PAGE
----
She is crewed by the O’Flaharta family who have had the boat for generations. Though residing in the West of Ireland, many of the family were born in Chicago, a city with great links to Galway.
Where race crews today typically comprise of Privateers and Antipodean nomads, if you ain’t a blood relative of the O’Flaharta clann, you’ll do well to get on board for a race. Boy can she move too! – Anarchist Cillian.
March 5th, 2014
You know about USWatercraft, right? No? You will after you read this in-depth look at who the are, where they’ve been and where they’re going from our friends at Professional BoatBuilder…
USWatercraft is assembling a diverse group of brands on an existing solid foundation of former Rhode Island boatbuilders, particularly the Pearson family’s companies. J/24′s to powerboats to the resurrection of C&C Yachts – ( That’s the brand new Redline 41 nearing completion pictured here).
There’s tons more. Read it!
March 5th, 2014
What’s not to like in this shot of some Olympic training in Mallorca for the upcoming ISAF World Cup trophy? Of course it is from Jesús Renedo!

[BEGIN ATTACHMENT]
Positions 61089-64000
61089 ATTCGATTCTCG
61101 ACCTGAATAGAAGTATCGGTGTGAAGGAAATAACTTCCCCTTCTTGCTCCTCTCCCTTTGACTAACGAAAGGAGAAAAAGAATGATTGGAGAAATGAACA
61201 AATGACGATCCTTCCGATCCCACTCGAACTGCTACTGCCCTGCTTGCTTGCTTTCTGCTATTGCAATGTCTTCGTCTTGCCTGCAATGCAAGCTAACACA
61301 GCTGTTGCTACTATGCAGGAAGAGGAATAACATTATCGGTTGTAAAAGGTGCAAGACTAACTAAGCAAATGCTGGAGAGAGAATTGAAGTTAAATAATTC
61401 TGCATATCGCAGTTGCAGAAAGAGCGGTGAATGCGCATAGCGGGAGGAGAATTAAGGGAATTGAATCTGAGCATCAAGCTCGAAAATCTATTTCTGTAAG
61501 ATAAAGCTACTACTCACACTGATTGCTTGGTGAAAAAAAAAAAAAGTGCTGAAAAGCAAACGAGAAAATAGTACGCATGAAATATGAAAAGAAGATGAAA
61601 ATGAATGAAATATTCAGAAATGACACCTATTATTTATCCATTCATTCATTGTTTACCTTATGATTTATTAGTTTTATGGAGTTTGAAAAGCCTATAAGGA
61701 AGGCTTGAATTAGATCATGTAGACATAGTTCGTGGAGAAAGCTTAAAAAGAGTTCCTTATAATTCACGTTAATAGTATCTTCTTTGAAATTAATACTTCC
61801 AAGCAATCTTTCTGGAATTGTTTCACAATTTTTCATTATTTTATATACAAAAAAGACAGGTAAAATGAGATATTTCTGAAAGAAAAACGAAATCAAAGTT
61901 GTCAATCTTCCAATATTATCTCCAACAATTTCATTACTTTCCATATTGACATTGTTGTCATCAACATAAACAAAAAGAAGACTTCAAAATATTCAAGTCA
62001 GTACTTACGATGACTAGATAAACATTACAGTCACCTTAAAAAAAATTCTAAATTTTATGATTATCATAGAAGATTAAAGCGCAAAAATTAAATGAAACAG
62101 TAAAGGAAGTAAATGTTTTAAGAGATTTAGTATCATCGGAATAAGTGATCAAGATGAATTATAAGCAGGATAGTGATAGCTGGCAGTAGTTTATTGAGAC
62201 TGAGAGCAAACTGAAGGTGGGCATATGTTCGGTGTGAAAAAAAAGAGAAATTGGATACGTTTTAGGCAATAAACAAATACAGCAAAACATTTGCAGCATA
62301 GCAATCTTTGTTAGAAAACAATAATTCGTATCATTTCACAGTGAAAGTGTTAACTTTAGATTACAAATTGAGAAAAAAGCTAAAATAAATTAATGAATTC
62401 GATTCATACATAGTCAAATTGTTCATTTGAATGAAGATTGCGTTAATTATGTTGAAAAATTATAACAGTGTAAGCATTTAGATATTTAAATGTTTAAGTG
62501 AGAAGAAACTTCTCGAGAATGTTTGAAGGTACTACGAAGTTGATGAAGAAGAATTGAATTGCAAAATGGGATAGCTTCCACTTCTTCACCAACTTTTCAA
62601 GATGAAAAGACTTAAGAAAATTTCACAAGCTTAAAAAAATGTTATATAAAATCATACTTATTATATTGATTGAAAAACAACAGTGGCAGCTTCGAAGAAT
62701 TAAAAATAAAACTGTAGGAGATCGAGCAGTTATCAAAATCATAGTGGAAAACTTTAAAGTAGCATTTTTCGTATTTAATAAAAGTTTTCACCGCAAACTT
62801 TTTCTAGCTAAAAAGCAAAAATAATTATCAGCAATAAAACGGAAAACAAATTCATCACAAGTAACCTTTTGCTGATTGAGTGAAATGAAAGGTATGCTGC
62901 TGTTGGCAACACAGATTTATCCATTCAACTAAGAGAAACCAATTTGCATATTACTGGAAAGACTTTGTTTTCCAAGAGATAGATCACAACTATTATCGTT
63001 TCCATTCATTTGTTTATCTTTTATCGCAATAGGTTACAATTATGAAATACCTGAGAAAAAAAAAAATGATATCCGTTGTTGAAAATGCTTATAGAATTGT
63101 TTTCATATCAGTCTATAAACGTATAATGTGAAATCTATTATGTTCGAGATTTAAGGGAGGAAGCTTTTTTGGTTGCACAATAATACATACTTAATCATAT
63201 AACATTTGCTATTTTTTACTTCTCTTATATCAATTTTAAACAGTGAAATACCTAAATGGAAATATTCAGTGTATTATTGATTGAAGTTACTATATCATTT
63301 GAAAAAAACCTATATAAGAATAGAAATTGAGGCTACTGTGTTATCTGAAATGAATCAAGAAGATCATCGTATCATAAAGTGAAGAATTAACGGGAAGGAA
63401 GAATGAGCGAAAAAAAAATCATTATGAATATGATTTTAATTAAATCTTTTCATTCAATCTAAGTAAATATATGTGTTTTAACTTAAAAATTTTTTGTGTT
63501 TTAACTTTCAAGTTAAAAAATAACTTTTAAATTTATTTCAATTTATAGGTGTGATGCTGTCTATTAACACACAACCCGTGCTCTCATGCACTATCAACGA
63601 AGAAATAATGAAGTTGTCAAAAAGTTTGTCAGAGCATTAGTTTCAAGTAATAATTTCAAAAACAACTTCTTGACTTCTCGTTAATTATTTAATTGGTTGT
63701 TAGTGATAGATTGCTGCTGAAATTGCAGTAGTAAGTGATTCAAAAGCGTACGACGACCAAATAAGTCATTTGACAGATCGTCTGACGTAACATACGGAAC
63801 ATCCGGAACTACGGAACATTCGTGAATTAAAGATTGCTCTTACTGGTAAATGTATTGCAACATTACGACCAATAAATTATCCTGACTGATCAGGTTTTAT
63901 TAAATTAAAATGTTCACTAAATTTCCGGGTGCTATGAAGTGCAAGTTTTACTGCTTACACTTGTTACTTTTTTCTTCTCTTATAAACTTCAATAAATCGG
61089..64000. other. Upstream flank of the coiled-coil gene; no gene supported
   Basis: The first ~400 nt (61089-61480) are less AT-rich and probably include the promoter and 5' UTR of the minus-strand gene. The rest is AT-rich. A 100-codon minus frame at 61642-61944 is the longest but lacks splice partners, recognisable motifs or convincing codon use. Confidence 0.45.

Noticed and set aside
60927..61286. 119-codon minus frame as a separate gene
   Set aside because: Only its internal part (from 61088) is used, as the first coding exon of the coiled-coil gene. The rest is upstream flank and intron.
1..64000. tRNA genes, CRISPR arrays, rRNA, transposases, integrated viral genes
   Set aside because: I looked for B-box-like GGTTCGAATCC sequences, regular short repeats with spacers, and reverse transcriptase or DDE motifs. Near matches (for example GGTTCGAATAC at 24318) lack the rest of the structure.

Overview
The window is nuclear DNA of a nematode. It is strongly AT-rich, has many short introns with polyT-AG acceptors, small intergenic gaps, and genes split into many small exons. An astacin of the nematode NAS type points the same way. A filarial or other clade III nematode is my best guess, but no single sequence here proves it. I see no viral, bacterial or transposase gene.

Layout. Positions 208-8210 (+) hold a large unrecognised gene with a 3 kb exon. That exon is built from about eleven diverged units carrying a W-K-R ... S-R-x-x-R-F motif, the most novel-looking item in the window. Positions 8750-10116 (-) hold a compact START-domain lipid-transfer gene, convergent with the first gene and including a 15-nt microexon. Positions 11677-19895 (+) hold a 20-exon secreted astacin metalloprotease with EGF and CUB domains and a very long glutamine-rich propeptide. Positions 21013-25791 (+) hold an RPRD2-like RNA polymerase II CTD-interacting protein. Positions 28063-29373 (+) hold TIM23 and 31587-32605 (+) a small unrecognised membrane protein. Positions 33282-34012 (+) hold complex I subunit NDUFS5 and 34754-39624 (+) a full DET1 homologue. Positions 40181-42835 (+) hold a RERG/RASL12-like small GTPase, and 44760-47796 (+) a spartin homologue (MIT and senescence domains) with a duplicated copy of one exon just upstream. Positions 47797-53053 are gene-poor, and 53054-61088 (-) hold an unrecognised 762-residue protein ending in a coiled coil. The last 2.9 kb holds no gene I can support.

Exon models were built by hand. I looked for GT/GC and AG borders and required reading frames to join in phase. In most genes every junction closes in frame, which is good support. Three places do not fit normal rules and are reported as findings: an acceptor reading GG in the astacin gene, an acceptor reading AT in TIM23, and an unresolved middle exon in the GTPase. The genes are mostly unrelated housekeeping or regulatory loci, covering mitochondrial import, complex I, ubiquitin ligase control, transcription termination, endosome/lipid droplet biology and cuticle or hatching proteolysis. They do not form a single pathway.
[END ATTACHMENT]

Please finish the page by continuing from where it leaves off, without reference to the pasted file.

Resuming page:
March 5th, 2014
Looks like some breeze finally hitting the Harbour for the fourth race of what’s been a light air affair until now in the JJ Giltinan/18 Foot Skiff Worlds. Today most of the fleet has their small rig up; will it pay or will it wallow? Watch right here and a big shoutout to the great job the whole live streaming team is doing; it’s our privilege to be their Official Streaming Partner and we’re stoked there are another 4 days of great action ahead!
March 4th, 2014
The angry chicks on Team SCA workin’ it. Photo thanks to Rick Tomlinson.
March 4th, 2014
Designer Robert Perry shares the SA feel-good story of the week…
I have B.J.Porter’s son here at that shack for two weeks. We have been corresponding by email for about a year and now he is here staying with me so I can teach him the tricks of the trade.
I have decided to start him out with some good ol’timey hand drafting. Just like the guys in Alden’s and Rhodes’ and S&S and Tripp’s offices did. Real men, smoking pipes and wearing vests. Ok, I won’t make Will smoke a pipe. Not yet anyway. We started this morning at 6am. We have been hard at it. Here is Will fathoming the mysteries of spline weights and splines. I figure he won’t. learn this anywhere else and down the line it will help him with curves on the compooter.